If season two had too little of the supernatural, 2019’s third season was a true return to form, with Pizzolatto returning to the deep South and to a cold case tinged with occult horror, floating on a sense of nonlinear time, and backed by a soul-filled T Bone Burnett soundtrack. But by then, the world was a much different place, and True Detective had to compete with a field of its own descendants — shows as disparate as 2017’s Mindhunter and 2018’s The Terror, each successful at cordoning off a sliver of True Detective’s genius for themselves.

Still, anchored by Mahershala Ali’s pitch-perfect turn as an aging detective who spends decades trying to solve a cold case, season three really clarified the True Detective formula: A labyrinthine mystery driven by deep characterization, replete with hints of a dark otherworldly version of reality, filmed with an attention to aesthetics, and written with a certain literary flourish. Perhaps most of all, True Detective has to have a philosophy — a commitment to engaging with those eldritch horrors, if only to nod to them and be on your way.

On paper, Night Country ticks a lot of those boxes. Inspired by the recently solved Dyatlov Pass incident (an avalanche did it), the season follows a quest to solve the gruesome deaths of a team of scientists. The group was found naked, frozen, and apparently terrified to death in the tundra near the small town of Ennis, Alaska. Populated mainly by Iñupiat residents whose water has turned black due to pollution from an evil mining plant, Ennis has plunged into its annual winter stretch of sunless polar night, and tensions are high as the local police begin their investigation. Sheriff Danvers (Foster) and Trooper Navarro (Reis) work to solve the murders while navigating their own rocky history. The brutal, still-unsolved murder of an Iñupiaq activist has unexpected connections to the current crime; the women quickly realize they have to bury their differences and work together to solve all the murders at once.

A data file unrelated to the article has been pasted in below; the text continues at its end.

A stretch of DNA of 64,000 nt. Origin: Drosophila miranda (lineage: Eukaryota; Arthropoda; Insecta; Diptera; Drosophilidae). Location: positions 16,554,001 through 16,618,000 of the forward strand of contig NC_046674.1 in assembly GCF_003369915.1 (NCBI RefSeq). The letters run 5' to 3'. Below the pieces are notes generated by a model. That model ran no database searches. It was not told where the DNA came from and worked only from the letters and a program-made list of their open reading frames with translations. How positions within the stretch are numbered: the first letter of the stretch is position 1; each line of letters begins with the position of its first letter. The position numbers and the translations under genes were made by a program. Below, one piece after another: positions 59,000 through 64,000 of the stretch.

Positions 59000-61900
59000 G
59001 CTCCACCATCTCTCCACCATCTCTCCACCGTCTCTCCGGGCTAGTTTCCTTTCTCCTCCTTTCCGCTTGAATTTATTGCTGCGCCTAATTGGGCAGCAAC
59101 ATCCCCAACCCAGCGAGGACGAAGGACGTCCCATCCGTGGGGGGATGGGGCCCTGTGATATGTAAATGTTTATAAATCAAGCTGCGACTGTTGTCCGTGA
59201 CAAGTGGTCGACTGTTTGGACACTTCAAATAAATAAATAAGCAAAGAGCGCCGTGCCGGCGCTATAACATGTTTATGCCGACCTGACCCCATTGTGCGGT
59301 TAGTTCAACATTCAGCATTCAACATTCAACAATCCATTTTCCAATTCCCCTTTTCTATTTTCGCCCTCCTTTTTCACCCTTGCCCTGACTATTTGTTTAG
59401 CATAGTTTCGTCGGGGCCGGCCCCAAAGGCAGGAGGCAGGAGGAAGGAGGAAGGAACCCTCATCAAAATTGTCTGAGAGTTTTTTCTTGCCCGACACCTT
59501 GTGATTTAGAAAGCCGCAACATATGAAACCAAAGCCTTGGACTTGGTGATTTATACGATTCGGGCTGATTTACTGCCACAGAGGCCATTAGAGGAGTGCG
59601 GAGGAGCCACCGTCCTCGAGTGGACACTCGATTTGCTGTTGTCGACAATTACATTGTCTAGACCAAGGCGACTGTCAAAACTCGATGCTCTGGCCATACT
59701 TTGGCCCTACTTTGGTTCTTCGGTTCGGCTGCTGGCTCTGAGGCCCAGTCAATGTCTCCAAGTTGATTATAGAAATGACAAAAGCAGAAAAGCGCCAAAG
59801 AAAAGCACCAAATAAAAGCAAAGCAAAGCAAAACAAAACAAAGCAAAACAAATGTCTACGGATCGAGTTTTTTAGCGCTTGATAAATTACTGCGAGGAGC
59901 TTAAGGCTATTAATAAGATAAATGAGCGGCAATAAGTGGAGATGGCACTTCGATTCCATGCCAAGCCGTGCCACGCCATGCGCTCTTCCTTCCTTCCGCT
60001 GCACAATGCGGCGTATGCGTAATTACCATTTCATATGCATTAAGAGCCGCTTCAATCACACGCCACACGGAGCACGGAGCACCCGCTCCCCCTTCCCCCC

Like season one, the finale brings us to a literal labyrinth, this time deep in the ice caves beneath Ennis. López has exchanged the Yellow King for an unnamed divine feminine spirit, perhaps Sedna or Mother Nature. (There’s also a tongue-in-cheek reference to the “Blue King” crab company throughout.) The locals all seem to be aware of “her,” and as our story progresses it becomes clear that some of them view the spirit of the murdered activist as synonymous with this ancient entity. In the final episode, we finally meet her — or at least we come as close to “her” as we can get.

But the similarities to that first season are all surface. López didn’t originally plan to create Night Country as a part of the True Detective universe, and her efforts to incorporate callbacks to previous True Detective seasons make that painfully clear. Throughout season four, references to season one recur, but they usually lack context and aren’t justified by anything happening around them. We learn a season four character had a relationship with Rust Cohle’s father; but so what? We learn our evil mining corporation has ties to evil corporate overlords from previous seasons … and? There are spirals everywhere, but we gain no enhanced understanding of what this familiar motif means.